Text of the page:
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A long time ago, I remember a contest where we'd build wooden toy cars (generally using kits). Competitors would all place their car on top of a hill, then they'd fall down. The winner was the one whose car reached the end fastest. Techniques like intelligent placement of weights and smart aerodynamics
improved a car's ability to win.
So, I propose a secondary event using the same vehicles and hill. A strip of inflexible plastic (or metal) of approximately car height would be in each track with a motion camera attacked to its front. The strip would be attached to the track in such a way that it could be moved down the track quickly. The motion camera would be used to select a speed which minimized distance between the device and the car without them touching. I believe such a solution would likely end up reducing the advantage of having an aerodynamic design.
152 MPH Bicycle
Don't underestimate the power of drafting. [kevinthenerd, Jun 10 2008]
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||//Competitors would all place their car on top of a hill, then they'd fall down//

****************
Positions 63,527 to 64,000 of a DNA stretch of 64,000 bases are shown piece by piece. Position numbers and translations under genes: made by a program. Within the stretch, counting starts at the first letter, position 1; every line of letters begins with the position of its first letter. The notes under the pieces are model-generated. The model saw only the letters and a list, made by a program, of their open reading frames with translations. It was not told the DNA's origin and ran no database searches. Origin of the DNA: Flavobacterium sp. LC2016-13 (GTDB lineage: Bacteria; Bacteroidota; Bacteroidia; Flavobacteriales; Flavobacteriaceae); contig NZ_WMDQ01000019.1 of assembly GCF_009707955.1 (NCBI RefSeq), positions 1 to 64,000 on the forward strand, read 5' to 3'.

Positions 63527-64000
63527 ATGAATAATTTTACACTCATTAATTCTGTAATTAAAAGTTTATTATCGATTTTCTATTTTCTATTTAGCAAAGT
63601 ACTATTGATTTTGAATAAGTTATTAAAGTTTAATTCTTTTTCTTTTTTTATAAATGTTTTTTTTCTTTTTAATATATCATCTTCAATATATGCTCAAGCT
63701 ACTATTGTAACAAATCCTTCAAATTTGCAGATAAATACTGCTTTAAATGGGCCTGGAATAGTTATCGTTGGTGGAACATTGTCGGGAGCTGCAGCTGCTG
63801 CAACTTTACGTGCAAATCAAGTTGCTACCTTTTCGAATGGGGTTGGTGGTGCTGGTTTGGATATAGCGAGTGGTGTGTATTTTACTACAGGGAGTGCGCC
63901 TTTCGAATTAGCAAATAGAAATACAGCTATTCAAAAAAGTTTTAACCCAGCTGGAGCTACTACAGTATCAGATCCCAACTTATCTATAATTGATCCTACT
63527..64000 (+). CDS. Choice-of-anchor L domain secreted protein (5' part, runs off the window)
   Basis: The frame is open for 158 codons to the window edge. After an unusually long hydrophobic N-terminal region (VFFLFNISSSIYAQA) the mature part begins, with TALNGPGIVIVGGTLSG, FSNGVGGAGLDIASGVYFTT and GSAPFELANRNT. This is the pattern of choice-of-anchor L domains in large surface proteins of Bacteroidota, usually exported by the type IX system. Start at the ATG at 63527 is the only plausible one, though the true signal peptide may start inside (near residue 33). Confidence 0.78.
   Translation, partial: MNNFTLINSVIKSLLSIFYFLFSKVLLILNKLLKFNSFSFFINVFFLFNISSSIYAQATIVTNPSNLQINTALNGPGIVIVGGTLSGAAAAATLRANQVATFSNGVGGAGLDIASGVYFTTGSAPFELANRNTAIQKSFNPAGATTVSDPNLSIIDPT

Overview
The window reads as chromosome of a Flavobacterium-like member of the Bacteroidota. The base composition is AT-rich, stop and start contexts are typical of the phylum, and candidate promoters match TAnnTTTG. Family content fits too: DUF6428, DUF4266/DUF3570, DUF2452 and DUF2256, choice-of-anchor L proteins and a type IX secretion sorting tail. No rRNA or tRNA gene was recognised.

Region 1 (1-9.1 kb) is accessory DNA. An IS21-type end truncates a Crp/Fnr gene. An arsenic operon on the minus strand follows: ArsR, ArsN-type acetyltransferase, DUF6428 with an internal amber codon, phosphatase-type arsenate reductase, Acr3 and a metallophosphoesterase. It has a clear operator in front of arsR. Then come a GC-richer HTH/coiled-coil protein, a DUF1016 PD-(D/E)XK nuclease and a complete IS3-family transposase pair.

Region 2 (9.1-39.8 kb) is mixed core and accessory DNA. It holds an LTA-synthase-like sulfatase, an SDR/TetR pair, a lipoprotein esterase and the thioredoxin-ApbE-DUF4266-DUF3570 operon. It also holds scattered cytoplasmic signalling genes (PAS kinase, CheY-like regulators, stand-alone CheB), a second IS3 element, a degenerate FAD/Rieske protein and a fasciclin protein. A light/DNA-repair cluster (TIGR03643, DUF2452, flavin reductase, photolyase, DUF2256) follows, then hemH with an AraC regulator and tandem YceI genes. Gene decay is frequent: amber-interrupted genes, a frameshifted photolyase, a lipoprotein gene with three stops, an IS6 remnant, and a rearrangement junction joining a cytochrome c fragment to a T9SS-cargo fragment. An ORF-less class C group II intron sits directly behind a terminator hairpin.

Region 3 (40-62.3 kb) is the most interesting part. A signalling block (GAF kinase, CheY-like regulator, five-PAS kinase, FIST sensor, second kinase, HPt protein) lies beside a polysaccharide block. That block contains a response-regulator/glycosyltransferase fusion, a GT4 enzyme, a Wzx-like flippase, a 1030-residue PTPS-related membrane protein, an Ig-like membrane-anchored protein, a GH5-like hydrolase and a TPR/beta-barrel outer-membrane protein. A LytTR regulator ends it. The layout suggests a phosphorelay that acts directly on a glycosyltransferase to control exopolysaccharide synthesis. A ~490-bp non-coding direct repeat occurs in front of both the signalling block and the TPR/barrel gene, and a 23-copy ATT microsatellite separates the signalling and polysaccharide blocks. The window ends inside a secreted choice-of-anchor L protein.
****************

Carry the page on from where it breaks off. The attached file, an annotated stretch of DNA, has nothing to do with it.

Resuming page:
What fell down - the cars or the competitors?
||Not at all sure what the purpose of the secondary car (strip of plastic?) is, other than filming the real car.
||Do you mean that the plastic strip is a
moving windbreak that stays a constant
distance ahead of a car? If so, why?
||We called these pinewood derby cars and if you are reducing the advantage of aerodynamics, you are killing most of the event, leaving only bearing design. Actually you would just change the event into a drafting contest behind the plastic strip, so what are you a NASCAR fan? (-)
||I used to do the pine wood derby, and yes, it's very much about aero.